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Personality Fit A New Approach to Recruiting

August 1, 1999
Related Topics: Candidate Sourcing, Featured Article
Energetic. Resourceful. Imaginative. If these were the three most important qualities you were looking for in your next candidate, wouldn’t it be great if there was a way to unearth those capabilities before you cold-called the person from a stack of Internet résumés?

Here’s the problem: Few résumés, especially ones you download from the Internet, tell you much about a candidate’s personality. Usually, you get a list of skills and an inkling of a person’s experiences. But more often than not, résumés aren’t going to tell you everything you’d like to know before you decide to bring the people in for an interview. An important key to successful job fit is often first having a complete understanding of who a person is, not just what they’ve done.

One Internet recruiting service is attempting to help take this approach. DiscoverMe bills itself as the only personality-based job placement service on the Internet available to both job seekers and Fortune 1000 companies. "If DiscoverMe isn’t the only personality-based job Web site, it’s one of the very first," says Gerry Crispin, co-author of CareerXRoads (MMCGroup, 1998), an annual directory of career-management Web sites. "Personality assessment has been around for many years, but being able to do this on the Net, in real time, is obviously the next generation."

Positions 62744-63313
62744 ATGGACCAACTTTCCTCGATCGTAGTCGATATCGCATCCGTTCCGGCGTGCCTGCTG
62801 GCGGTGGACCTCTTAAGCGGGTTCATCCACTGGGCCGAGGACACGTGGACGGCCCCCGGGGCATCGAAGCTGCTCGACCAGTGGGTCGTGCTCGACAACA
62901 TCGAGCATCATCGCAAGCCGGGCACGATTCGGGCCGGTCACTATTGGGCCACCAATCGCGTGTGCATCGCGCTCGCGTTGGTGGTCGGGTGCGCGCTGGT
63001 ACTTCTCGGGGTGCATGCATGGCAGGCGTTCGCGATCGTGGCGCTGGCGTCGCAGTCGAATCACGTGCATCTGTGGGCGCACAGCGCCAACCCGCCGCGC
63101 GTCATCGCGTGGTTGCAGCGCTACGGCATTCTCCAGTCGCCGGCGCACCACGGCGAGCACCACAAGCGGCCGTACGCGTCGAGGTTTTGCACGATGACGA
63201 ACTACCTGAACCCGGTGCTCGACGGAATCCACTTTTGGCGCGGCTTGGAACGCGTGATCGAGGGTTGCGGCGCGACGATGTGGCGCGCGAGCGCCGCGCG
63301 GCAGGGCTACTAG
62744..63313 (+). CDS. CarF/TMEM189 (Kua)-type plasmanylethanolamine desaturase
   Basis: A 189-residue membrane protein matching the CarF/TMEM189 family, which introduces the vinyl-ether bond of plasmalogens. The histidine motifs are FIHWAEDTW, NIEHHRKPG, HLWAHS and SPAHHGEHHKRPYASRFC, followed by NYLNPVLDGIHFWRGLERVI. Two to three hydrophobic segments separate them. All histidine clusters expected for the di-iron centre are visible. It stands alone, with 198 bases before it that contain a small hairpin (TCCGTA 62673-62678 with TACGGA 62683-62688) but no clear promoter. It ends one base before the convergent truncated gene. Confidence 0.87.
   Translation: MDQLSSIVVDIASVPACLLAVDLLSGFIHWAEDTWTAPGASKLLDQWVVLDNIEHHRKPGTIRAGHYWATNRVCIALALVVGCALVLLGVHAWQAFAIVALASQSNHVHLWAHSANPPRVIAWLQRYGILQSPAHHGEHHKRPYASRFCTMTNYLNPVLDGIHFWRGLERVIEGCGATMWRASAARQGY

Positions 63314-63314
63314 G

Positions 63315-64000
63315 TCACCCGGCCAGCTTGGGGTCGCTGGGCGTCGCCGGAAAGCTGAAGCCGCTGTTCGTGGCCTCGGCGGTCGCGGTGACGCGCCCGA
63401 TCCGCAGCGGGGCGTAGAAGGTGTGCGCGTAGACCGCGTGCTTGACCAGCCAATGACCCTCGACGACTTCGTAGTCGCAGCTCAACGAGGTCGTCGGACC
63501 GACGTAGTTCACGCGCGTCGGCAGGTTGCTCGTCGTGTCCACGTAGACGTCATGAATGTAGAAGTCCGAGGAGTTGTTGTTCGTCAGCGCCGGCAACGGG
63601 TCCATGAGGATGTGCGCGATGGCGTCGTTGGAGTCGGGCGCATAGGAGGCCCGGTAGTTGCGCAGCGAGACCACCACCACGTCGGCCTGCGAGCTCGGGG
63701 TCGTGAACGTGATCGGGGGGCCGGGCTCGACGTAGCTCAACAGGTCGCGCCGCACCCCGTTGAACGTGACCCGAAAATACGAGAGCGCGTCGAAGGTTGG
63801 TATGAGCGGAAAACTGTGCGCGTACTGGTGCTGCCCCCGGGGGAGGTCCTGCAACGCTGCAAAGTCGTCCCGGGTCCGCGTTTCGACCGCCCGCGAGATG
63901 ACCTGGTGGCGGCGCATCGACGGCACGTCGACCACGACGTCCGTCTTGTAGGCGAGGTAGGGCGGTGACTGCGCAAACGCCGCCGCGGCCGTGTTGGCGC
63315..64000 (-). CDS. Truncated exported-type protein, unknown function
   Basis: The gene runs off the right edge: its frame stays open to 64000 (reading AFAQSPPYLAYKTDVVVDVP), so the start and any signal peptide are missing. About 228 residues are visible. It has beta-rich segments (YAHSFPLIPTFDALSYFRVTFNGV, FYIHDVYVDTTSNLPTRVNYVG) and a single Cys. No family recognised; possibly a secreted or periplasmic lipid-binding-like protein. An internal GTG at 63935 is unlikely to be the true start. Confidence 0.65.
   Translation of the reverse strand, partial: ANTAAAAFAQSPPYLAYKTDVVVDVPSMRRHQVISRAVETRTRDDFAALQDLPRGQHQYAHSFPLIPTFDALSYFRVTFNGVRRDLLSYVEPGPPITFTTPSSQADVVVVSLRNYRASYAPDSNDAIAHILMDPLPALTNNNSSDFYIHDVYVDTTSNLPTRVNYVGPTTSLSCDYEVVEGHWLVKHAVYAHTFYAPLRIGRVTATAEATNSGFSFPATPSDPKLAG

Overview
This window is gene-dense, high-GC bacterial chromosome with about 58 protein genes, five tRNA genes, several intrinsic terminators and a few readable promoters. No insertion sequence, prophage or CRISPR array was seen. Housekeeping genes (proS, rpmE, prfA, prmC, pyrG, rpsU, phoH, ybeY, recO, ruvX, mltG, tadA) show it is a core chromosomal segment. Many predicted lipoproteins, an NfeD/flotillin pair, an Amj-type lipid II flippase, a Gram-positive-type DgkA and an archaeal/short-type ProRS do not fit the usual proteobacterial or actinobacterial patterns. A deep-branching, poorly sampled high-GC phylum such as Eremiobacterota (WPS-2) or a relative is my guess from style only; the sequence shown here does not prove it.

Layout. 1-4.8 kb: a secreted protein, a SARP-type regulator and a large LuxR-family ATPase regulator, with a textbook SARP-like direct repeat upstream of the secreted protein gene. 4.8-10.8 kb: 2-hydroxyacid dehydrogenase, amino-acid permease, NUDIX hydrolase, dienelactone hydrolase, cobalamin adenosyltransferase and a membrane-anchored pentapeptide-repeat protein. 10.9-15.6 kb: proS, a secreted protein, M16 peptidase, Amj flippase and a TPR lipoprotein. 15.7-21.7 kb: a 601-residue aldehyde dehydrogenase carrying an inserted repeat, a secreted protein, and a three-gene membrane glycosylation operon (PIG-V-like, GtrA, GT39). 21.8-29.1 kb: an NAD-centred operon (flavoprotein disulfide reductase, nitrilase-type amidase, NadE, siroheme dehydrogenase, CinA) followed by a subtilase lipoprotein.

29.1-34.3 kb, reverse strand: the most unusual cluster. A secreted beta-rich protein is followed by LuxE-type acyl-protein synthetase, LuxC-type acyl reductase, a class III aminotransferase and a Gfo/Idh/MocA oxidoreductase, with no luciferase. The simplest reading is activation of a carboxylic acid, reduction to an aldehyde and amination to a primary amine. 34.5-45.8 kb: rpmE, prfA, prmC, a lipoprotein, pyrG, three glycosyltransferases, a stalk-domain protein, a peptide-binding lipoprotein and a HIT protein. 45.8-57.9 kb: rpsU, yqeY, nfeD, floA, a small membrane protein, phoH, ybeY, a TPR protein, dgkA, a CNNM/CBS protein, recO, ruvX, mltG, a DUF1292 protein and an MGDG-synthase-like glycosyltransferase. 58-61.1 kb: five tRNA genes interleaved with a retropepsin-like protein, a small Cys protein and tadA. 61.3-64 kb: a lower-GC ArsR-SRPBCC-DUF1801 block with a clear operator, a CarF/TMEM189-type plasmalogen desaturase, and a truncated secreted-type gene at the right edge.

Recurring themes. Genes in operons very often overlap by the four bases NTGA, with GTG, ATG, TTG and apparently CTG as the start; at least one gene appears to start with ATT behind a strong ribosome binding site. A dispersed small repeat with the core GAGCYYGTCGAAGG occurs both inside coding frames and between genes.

DiscoverMe’s allure to candidates is that it’s free. After registering on DiscoverMe’s site, individuals complete information such as location preference, skills and work experience, then go on to complete the personality assessment tool online (which takes about an hour to complete). When they’re done, they get a one-page, personality summary and can be contacted later for jobs if they match the profile of a job opening from a DiscoverMe client-employer. When candidates’ profiles match jobs, they receive an e-mail. If they like the job description, salary and location, they can approve their registration information, which is then shared with the client. If they aren’t interested, they decline the match and the process is terminated.